Fianna Fáil has labelled as “derisory” the less than €3m raised from the sale of 37 closed garda stations over the last five years.
The Government has confirmed in response to a parliamentary question, that it has made just €2.895m from selling off the stations which had been closed down.
That equates to an average of just €78,000 for the exchequer from each sale.
It also confirmed to Fianna Fáil’s justice spokesman Jim O’Callaghan that the annual cost of security and maintenance on closed garda stations last year was over €172,000.
“The fact that only €2.9m has been raised from selling off 37 garda stations shows that this is a very short-sighted policy development,” said Mr O’Callaghan.
“The purpose was to save the State a lot of money. Stations in rural areas are an important community facility providing huge levels of confidence to the local population.”
He criticised the loss of the stations for “such a derisory amount”.
Justice Minister Frances Fitzgerald has said the aim of closing garda stations is to promote “the more efficient and effective deployment of resources rather than to secure modest cash savings”. She said that Garda management concluded, in relation to certain stations, that resources could be better deployed and more effectively used on the front line if those stations no longer had to be staffed and maintained.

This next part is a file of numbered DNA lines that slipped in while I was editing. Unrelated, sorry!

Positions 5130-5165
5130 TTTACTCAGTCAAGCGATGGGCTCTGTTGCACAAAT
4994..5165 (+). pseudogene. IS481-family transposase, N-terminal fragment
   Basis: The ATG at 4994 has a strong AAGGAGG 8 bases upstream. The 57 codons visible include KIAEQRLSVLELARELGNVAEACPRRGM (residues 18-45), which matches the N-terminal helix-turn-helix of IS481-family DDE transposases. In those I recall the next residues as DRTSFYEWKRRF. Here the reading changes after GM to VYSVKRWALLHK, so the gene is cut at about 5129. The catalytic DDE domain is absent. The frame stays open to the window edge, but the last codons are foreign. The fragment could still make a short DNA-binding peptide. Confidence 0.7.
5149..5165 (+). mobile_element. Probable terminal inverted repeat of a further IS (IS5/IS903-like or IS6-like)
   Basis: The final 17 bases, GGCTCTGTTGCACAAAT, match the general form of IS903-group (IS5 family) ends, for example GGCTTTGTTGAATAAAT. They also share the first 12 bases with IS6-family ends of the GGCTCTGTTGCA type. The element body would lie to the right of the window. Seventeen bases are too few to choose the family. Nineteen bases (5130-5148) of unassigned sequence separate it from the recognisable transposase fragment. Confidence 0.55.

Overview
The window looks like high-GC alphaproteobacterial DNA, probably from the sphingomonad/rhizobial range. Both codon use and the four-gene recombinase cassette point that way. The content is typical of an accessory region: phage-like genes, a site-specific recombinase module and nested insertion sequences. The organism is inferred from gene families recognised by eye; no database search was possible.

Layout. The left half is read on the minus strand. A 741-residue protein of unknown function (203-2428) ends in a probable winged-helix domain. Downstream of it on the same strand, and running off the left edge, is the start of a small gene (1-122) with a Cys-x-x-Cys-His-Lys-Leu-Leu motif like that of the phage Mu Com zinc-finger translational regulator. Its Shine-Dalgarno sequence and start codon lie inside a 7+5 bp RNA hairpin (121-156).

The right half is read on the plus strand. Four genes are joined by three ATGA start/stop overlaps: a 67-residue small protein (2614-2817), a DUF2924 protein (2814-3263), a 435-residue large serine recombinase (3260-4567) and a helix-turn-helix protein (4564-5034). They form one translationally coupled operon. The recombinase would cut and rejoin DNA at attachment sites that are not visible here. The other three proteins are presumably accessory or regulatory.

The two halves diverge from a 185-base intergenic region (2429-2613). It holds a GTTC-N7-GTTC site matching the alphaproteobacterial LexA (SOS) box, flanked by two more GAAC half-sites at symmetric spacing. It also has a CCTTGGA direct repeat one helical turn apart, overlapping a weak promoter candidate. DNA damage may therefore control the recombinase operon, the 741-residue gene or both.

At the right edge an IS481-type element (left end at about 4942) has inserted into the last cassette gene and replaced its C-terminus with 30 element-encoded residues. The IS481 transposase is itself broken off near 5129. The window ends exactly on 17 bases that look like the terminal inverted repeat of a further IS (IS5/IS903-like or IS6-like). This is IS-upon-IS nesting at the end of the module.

The IFA has said since the closure of stations, more people, particularly elderly, have become afraid in their own homes at night.
Jer Bergin, national treasurer with the Irish Farmers’ Association, said the presence of gardaí in rural areas goes a long way to restoring a sense of security to rural dwellers and communities.
“We recognise the need for a well-staffed, visible Garda force, equipped with the appropriate resources to carry out their duties and respond swiftly,” said Mr Bergin.
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